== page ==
Signaling via the receptor tyrosine kinase (RTK)/Ras pathway promotes tissue growth during organismal development and is increased in many cancers. It is still not understood precisely how this pathway promotes cell growth (mass accumulation). In addition, the RTK/Ras pathway also functions in cell survival, cell-fate specification, terminal differentiation, and progression through mitosis. An important question is how the same canonical pathway can elicit strikingly different responses in different cell types. This study shows that the HMG-box protein Capicua (Cic) restricts cell growth in Drosophila imaginal discs, and its levels are, in turn, downregulated by Ras signaling. Moreover, unlike normal cells, the growth of cic mutant cells is undiminished in the complete absence of a Ras signal. In addition to a general role in growth regulation, the importance of cic in regulating cell-fate determination downstream of Ras appears to vary from tissue to tissue. In the developing eye, the analysis of cic mutants shows that the functions of Ras in regulating growth and cell-fate determination are separable. Thus, the DNA-binding protein Cic is a key downstream component in the pathway by which Ras regulates growth in imaginal discs (Tseng, 2007).

A genetic screen was performed, by using mitotic recombination in the developing eye, for mutations that allow homozygous mutant cells to outgrow their wild-type neighbors. In addition to mutations in genes, such as Tsc1, Tsc2, Pten, salvador, warts and hippo, that encode negative regulators of growth and result in grossly enlarged eyes, mutations were identified where the only observable abnormality was an overrepresentation of mutant over wild-type tissue. Four such mutations belonged to a single lethal complementation group. Eyes containing mutant clones showed an increased relative representation of mutant tissue over wild-type tissue. Eyes containing mutant clones also consistently contained more ommatidia (mean = 763 ommatidia) and were thus slightly larger than eyes containing clones that were homozygous for the parent chromosome (mean = 703 ommatidia). Otherwise, the eyes were normal in appearance (Tseng, 2007).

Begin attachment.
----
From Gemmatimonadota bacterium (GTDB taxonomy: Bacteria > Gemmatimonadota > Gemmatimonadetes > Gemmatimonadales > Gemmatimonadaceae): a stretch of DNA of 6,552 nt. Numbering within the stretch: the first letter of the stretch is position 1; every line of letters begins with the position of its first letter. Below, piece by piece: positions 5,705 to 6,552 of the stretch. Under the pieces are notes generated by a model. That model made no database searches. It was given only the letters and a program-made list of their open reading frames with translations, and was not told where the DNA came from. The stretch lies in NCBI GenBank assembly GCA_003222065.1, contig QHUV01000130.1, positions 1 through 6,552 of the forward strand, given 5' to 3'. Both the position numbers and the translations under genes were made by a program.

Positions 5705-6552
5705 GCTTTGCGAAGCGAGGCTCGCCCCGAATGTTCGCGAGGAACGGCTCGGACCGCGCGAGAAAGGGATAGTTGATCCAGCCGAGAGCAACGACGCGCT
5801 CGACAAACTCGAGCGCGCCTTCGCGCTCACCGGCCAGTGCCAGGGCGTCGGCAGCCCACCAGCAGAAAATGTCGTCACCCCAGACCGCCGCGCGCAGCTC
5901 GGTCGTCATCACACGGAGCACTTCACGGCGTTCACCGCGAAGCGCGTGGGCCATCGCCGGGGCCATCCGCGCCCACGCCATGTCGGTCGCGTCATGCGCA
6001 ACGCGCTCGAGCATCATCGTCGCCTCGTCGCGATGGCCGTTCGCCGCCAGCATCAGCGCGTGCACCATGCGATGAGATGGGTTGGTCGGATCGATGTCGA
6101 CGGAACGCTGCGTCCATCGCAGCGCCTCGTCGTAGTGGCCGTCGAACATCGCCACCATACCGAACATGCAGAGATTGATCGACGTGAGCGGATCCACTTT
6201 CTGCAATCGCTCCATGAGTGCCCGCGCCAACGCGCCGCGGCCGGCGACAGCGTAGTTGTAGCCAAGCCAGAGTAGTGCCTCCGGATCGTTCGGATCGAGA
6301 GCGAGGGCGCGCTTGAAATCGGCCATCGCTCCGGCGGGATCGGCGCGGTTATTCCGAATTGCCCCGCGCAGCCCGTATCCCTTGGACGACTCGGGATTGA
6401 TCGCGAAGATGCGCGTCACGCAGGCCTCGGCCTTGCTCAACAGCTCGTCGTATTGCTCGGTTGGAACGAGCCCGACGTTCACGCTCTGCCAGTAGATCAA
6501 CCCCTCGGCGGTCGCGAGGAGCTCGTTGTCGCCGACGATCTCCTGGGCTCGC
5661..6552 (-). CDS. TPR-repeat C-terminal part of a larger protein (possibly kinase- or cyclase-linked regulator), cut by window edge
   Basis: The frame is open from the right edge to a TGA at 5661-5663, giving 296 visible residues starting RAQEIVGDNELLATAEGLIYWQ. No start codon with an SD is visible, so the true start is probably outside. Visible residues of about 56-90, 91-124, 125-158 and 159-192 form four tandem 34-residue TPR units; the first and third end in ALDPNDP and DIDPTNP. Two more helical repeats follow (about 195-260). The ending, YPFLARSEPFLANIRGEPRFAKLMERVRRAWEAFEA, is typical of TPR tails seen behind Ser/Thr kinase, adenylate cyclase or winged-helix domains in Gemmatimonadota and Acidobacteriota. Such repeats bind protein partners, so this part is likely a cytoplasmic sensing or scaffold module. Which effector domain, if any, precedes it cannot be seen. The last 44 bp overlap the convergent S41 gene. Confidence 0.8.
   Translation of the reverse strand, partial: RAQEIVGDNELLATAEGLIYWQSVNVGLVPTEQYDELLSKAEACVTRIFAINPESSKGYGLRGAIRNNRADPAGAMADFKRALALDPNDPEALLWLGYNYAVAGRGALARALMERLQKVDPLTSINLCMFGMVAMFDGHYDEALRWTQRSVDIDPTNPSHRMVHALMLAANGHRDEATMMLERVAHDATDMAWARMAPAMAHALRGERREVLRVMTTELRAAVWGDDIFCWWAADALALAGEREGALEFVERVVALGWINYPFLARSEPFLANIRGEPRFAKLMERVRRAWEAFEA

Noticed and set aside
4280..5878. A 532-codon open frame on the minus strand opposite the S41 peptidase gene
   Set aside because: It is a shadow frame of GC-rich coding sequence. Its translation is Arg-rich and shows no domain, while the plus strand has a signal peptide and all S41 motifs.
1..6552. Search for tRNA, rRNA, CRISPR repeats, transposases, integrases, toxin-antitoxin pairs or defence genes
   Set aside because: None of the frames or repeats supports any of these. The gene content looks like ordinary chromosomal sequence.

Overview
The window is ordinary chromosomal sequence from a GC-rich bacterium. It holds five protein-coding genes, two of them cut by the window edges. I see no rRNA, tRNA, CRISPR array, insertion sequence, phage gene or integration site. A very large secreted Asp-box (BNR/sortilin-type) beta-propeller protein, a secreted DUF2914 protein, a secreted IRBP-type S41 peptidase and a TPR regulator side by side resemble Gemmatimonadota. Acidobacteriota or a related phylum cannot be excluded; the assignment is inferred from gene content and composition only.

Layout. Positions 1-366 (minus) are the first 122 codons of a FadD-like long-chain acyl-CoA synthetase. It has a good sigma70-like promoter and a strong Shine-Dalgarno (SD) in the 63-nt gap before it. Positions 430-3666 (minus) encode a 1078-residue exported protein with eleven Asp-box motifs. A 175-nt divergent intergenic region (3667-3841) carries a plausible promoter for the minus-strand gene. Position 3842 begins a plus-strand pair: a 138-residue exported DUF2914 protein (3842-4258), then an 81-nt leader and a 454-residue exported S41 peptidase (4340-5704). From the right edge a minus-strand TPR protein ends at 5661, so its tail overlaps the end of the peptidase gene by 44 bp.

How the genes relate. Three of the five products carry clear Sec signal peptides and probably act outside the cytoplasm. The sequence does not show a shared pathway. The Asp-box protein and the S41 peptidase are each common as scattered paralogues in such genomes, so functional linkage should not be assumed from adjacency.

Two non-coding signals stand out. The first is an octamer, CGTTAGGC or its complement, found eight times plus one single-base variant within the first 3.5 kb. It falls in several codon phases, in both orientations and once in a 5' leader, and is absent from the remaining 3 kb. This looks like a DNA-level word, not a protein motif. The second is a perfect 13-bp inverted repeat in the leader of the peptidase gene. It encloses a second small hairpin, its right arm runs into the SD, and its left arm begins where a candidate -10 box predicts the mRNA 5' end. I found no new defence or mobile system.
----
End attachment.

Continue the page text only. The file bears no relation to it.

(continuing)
All four alleles failed to complement the lethality of cicfetU6 and cicfetE11, which are alleles of capicua (cic). Mutations in the cic locus (also known as fettucine and bullwinkle) have been isolated in screens for mutations that disrupt either embryonic patterning or patterning of the eggshell, but the role of cic as a negative regulator of growth has not been described previously. cic encodes a protein with a single high-mobility group (HMG)-box that localizes to the nucleus and that is likely to bind DNA via its HMG-box motif. Each of the four mutant chromosomes isolated in the screen has a mutation in the coding region of the cic gene (Tseng, 2007).

An antibody that recognizes the C-terminal portion of Cic stains nuclei throughout the eye imaginal disc. There is a stripe of increased expression immediately anterior to the morphogenetic furrow and reduced expression in the morphogenetic furrow itself. Staining is not detected in clones of cicQ474X cells, thus confirming that the antibody recognizes the C-terminal portion of the Cic protein (Tseng, 2007).